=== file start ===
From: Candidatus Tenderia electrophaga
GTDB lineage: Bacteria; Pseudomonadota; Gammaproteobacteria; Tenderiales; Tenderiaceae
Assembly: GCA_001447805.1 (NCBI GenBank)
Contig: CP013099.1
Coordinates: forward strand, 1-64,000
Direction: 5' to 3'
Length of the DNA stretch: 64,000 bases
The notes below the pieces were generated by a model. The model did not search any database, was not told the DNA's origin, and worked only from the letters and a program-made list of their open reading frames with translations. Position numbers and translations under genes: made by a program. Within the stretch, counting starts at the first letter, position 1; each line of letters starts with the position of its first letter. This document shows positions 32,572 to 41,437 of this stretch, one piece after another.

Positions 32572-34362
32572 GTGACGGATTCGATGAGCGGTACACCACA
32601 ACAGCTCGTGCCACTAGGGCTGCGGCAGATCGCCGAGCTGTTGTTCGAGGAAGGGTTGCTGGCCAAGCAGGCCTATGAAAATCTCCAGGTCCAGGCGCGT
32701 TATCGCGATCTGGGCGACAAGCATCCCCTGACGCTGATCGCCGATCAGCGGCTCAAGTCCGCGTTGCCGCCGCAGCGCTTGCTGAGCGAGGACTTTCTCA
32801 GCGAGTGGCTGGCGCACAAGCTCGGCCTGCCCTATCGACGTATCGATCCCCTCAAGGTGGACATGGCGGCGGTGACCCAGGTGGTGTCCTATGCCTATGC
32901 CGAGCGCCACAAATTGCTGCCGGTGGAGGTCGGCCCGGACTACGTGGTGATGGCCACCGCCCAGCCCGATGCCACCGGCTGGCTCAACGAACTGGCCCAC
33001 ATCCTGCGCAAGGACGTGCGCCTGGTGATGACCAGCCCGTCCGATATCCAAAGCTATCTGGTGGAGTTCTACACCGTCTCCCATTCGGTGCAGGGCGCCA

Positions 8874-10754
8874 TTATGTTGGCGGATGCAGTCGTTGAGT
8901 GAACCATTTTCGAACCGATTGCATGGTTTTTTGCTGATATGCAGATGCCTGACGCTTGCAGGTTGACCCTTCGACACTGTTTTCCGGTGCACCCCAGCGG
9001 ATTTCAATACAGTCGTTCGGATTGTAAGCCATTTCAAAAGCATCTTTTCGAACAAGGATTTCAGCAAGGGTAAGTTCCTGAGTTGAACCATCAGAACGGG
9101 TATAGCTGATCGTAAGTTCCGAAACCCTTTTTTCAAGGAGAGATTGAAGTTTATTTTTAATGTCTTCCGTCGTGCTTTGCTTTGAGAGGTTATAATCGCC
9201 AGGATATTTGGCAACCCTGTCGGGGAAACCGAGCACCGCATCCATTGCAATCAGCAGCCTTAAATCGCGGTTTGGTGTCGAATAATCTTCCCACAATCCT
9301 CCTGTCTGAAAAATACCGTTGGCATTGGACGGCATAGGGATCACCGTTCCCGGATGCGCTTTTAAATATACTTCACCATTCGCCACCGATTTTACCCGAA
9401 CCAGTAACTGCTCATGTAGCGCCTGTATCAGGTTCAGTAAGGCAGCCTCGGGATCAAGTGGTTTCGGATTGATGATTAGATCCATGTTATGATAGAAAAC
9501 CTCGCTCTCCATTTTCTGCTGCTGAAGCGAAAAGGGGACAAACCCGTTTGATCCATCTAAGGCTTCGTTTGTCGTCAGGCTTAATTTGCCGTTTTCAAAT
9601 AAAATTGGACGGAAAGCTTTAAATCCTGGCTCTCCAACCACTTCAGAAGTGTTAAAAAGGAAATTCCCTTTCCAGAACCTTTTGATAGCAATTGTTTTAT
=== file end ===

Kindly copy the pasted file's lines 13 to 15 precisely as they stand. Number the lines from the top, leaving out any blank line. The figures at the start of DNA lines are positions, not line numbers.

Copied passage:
32801 GCGAGTGGCTGGCGCACAAGCTCGGCCTGCCCTATCGACGTATCGATCCCCTCAAGGTGGACATGGCGGCGGTGACCCAGGTGGTGTCCTATGCCTATGC
32901 CGAGCGCCACAAATTGCTGCCGGTGGAGGTCGGCCCGGACTACGTGGTGATGGCCACCGCCCAGCCCGATGCCACCGGCTGGCTCAACGAACTGGCCCAC
33001 ATCCTGCGCAAGGACGTGCGCCTGGTGATGACCAGCCCGTCCGATATCCAAAGCTATCTGGTGGAGTTCTACACCGTCTCCCATTCGGTGCAGGGCGCCA